The number of top-level functionaries is dramatically shrinking. In exchange, they are upgraded to become something like the country's top managers.
A dramatic numerical reduction met departments of all ministries except the Foreign, Defence, Emergency, Justice and Interior. Their total number has shrunken to a mere hundred. Department directors will now make a cohort of top federal managers, who will determine government policies and draw legal acts, said Alexei Kudrin, Finance Minister. He addressed the media immediately after the federal Cabinet finished a session to approve new ministerial personnel arrangements.
Each minister's two deputies will coordinate department heads' policy-making and legislative efforts.
The hundred department directors will also have two deputies each. The number of top national managers will thus make three hundred.
The administrative reform envisages 46 federal service and agency heads, with 123 deputies-169 high-level executives, in total.
Russia is receiving a simple vertical top-to-bottom administrative pattern, which will not hamper dynamic and efficient work, commented Mr. Kudrin.
All nine ministers the reform has hitherto concerned will appoint their deputies within next week, said Dmitri Kozak, chief of government staff and one of the reform masterminds.
Federal agencies and services are in for just as drastic personnel reductions, he warned. "The number of boards and departments will be cut several-fold. They are key objects of the administrative reform. <...> If the patterns prove viable, similar personnel cuts will spread down to the regional and local levels." Previous first deputy chief of Kremlin staff, and one of the most prominent men on the presidential crew, Dmitri Kozak knows how to bring the most problem-laden Russian reforms to practical success. No wonder, he was officially appointed today head of a unified commission for the administrative and executive reform.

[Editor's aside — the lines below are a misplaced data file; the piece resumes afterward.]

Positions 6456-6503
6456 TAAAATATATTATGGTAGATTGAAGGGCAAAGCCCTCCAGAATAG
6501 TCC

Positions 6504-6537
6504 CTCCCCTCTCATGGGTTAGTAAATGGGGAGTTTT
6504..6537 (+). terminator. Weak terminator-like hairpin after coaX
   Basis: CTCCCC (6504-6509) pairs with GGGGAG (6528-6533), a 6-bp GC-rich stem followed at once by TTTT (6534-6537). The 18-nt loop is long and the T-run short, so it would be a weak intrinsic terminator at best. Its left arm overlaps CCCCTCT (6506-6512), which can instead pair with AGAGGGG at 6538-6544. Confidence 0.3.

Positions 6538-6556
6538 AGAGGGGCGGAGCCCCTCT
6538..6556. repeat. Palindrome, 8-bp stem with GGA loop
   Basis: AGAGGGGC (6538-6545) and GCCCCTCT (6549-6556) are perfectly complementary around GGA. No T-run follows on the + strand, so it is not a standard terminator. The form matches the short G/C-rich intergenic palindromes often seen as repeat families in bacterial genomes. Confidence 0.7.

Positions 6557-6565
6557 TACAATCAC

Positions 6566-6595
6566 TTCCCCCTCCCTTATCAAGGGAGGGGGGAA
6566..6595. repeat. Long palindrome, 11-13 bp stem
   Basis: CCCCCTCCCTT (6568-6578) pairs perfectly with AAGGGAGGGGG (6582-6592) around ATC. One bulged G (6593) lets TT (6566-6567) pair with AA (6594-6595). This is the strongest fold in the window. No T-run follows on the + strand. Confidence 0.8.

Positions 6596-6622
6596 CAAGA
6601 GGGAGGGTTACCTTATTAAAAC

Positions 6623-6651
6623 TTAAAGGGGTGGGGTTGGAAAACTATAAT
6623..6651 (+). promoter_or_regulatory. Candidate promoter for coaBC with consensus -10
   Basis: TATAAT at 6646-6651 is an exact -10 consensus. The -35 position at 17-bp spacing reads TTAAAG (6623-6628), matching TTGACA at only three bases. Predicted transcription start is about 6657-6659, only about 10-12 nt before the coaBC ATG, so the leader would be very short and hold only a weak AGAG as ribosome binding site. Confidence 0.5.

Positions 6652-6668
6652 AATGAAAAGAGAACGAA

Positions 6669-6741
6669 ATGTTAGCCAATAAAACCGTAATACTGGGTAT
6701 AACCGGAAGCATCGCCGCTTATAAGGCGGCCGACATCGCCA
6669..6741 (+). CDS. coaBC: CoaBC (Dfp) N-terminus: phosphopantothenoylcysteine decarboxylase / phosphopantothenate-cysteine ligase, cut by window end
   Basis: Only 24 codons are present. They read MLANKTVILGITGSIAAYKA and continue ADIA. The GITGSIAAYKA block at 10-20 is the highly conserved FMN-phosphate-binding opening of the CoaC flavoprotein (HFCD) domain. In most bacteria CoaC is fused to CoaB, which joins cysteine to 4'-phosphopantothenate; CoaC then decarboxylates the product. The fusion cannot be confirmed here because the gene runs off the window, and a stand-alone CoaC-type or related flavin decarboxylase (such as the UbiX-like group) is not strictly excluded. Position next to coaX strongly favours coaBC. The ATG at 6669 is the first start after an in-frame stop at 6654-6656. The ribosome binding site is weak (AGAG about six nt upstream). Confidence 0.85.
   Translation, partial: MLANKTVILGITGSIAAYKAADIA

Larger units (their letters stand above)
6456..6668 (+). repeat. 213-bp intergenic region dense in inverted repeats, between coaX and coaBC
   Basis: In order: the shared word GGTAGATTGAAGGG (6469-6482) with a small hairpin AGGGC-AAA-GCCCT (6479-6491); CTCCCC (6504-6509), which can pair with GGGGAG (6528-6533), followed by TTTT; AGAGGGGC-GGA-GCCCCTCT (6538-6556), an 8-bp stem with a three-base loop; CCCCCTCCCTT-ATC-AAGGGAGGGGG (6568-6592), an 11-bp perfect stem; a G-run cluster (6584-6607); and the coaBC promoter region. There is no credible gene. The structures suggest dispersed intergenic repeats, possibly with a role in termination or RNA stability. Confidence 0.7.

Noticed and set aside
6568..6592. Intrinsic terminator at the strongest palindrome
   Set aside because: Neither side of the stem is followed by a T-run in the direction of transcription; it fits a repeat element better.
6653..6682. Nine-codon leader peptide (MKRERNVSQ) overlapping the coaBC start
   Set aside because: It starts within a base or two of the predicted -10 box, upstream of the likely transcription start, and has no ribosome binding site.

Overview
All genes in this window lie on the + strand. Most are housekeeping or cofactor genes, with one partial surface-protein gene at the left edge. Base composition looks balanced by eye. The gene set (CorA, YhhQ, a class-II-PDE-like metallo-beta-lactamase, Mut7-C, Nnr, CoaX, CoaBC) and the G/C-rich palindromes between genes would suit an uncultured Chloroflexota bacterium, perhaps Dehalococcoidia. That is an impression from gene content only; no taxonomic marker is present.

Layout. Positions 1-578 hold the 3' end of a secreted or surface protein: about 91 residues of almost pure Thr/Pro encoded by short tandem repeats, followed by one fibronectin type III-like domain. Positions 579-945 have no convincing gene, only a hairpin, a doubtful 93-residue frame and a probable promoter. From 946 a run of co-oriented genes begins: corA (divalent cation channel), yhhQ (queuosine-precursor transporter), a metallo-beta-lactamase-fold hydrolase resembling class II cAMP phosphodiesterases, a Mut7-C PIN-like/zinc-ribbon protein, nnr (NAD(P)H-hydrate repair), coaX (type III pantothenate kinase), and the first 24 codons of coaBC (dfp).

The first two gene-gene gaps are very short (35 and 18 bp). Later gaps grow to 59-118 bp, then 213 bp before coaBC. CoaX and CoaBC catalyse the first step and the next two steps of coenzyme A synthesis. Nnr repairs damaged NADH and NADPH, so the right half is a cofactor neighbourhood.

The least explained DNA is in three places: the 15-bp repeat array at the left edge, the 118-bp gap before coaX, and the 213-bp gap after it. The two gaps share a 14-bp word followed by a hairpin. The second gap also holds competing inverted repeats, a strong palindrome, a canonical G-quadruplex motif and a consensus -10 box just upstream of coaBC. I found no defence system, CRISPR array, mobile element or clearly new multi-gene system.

The ministers directly subordinate to the federal President will not escape the reform-it has only been put off for them, and work on respective draft resolutions is well underway, warned Mr. Kozak. The matter concerns the Ministry of Defence, the Ministry of Foreign Affairs, the Ministry for Emergency and Calamity Relief, the Ministry of Justice and the Ministry of the Interior.
The reform will gain pace in those ministries, too, as soon as the Finance Ministry makes public its initiatives to change remuneration in ministries and other federal executive bodies, added Alexei Kudrin.
As he sat in conference with President Vladimir Putin after the Cabinet session today, Yuri Chaika, Justice Minister, announced his ministry's top personnel to be reduced three-fold or even more, to a mere 506 against a current 1,700-that one is not waiting for the reform to come from above.
Figures dominated the agenda of today's Cabinet session, even after Prime Minister Mikhail Fradkov recently pointed out that personnel reduction was not an end in itself. Enhanced efficiency is what the reform is really about. Led by the "one man/one function" principle, it aims to put an end to duty doubling, stressed the Premier.
However resolutely the Cabinet might be operating figures at today's session, the most interesting-tentative salaries-were left without mention. They have been roughly determined by now for top ministerial functionaries, but more precise rise prospects will come from the Finance Ministry only in five days, Alexei Kudrin said to the media.
Taxpayers do not stand to lose with the administrative reform-on the contrary, they will gain, reassured Dmitri Kozak. The reform will have all the greater effect as the public confronts the rulers, he added.